One element that has not been given enough attention is the unwisdom of these opposed recall elections. Jonah Goldberg goes after them, but I think he is too sweeping in his condemnation.
There are recalls and then there are recalls.
Michigan has the proper form of recall – a pure yes/no referendum on the office holder. This is what recalls really should be for: to address malfeasance or a failure to live up to one’s promises.
Because it is so narrow, it is difficult to electioneer. The ballot question reads simply: Shall the candidate be removed? The election is wholly about their suitability for office. Only if the candidate is removed do we proceed to nominating potential replacements.
This does two things:
1. It makes it harder to have a “candidate in waiting” ala California or Wisconsin. If you want to recall someone, the argument cannot be that someone nominated later will do better because it is simply too far off. The focus is entirely on the incumbent.
2. It slows down the process, making it harder to “flip” control of either the Legislature or elective office in one act.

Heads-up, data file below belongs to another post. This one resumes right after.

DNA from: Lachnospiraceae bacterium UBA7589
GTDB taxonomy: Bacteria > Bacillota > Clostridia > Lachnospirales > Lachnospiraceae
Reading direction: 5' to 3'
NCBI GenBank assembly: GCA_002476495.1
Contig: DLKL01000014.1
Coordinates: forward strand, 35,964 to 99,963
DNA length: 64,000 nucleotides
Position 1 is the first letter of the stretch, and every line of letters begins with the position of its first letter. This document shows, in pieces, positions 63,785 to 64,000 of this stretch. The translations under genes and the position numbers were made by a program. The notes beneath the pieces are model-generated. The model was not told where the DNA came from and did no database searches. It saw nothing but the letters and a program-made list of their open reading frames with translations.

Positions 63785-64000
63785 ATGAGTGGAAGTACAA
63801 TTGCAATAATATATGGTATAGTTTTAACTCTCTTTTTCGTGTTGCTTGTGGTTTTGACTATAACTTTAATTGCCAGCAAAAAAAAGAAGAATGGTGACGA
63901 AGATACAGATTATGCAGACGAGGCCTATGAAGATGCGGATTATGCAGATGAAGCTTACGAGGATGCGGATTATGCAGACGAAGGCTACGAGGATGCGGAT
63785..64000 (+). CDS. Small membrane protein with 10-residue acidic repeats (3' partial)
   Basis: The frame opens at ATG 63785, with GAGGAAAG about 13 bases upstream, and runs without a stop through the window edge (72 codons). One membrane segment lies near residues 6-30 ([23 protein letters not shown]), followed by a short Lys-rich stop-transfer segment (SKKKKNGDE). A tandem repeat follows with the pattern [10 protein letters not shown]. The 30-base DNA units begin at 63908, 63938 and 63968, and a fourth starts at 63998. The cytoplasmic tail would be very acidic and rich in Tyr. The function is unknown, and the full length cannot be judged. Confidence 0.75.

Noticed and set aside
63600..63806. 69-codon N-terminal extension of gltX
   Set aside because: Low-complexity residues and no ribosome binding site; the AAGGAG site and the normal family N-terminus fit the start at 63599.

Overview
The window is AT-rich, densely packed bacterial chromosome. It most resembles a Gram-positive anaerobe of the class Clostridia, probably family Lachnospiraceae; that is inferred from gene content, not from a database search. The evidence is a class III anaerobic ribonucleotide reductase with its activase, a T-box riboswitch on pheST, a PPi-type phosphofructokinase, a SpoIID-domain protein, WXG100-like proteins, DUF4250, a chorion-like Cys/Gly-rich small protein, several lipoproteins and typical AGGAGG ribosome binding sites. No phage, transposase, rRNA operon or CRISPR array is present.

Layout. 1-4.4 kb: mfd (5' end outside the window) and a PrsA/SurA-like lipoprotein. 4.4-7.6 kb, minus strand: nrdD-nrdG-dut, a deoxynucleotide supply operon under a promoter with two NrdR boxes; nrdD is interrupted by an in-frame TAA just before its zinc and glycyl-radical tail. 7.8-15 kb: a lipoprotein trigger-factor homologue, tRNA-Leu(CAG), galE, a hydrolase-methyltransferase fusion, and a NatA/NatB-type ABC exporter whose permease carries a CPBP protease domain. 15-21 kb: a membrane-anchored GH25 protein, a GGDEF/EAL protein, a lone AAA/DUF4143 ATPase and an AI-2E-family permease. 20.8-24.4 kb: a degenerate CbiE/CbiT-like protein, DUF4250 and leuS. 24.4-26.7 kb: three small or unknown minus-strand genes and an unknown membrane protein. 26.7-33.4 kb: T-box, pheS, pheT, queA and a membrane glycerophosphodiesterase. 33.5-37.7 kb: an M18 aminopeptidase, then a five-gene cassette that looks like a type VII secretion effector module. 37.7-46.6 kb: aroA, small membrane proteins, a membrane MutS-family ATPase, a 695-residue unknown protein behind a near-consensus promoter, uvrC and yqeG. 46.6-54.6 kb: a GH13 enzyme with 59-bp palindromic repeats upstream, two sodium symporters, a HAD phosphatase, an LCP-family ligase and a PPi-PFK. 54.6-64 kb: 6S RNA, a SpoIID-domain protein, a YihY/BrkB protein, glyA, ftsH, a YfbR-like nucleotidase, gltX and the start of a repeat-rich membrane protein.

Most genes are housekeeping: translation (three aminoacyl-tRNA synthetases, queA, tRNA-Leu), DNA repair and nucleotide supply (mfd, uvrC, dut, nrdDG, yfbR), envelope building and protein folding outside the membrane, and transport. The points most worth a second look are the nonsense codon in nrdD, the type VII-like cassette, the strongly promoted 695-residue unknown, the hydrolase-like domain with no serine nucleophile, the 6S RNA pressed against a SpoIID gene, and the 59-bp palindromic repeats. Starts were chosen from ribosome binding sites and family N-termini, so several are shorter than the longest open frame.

This latter point is key. In Michigan, recalling the governor would effectively elevate the lieutenant governor. Recalling both would simply elevate the Secretary of State. This removal would then set in motion a new primary election (taking at least three months) and then a general election (three more months). This means that while a narrowly divided Legislature can “flip” through a single recall election, the executive power is far more insulated.
The practical effect is that the recall in Michigan is used to punish individuals rather than parties. An officeholder who ignores constituents or embarrasses the district may well face a recall and the result may change the composition of the chamber, but this is far from guaranteed since the losing party may simply nominate a better candidate and win the seat back.
This is what happened in the 51st House District. Republican Paul Scott was recalled but the GOP nominated Joseph Graves, rendering the recall moot.
Where recalls can be decisive is at the local level and of course where there a tie or very narrow majority in one of the chambers. Here the removal from office could change the control of the chamber. For example, in a 55-55 tie in the House (which happened in the 1990s) the loss of a seat to recall would immediately break the tie and give one party (temporarily, at least) control.